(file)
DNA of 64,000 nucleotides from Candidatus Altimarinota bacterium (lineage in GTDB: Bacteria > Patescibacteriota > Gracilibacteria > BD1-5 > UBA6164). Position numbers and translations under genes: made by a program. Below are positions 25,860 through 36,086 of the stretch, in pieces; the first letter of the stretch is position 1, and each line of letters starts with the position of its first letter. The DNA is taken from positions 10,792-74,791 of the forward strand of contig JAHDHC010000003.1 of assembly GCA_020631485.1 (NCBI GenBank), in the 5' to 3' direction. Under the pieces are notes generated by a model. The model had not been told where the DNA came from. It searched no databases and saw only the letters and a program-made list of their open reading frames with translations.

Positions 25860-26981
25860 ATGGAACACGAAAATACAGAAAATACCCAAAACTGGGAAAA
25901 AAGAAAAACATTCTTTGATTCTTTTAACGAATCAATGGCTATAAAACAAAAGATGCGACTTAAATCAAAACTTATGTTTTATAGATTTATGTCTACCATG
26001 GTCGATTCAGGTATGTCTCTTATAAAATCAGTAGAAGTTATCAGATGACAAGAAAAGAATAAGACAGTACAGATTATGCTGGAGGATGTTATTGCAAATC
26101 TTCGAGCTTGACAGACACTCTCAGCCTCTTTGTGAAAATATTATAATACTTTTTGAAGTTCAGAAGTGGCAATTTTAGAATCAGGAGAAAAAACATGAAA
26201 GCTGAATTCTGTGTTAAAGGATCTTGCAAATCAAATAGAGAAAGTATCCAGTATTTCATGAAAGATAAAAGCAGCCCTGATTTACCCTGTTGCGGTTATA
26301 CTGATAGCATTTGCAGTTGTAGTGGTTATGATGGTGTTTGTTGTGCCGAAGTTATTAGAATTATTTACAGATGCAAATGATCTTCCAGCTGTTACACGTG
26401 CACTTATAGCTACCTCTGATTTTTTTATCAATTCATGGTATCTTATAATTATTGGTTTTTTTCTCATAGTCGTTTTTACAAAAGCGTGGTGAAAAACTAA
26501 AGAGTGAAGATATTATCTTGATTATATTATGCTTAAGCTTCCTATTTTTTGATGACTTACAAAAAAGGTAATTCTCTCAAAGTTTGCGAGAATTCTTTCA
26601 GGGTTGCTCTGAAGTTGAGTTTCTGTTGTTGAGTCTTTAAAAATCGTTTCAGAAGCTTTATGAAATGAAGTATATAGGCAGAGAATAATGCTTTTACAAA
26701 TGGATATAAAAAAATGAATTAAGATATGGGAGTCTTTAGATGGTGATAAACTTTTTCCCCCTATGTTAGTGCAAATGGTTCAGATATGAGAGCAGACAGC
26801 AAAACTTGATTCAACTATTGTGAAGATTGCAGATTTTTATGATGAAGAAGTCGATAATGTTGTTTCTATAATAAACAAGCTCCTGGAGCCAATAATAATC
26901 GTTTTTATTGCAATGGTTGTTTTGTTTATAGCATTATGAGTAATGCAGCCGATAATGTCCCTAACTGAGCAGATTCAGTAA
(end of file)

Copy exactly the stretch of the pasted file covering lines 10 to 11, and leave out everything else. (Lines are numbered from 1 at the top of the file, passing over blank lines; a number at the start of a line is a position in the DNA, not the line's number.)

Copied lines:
26501 AGAGTGAAGATATTATCTTGATTATATTATGCTTAAGCTTCCTATTTTTTGATGACTTACAAAAAAGGTAATTCTCTCAAAGTTTGCGAGAATTCTTTCA
26601 GGGTTGCTCTGAAGTTGAGTTTCTGTTGTTGAGTCTTTAAAAATCGTTTCAGAAGCTTTATGAAATGAAGTATATAGGCAGAGAATAATGCTTTTACAAA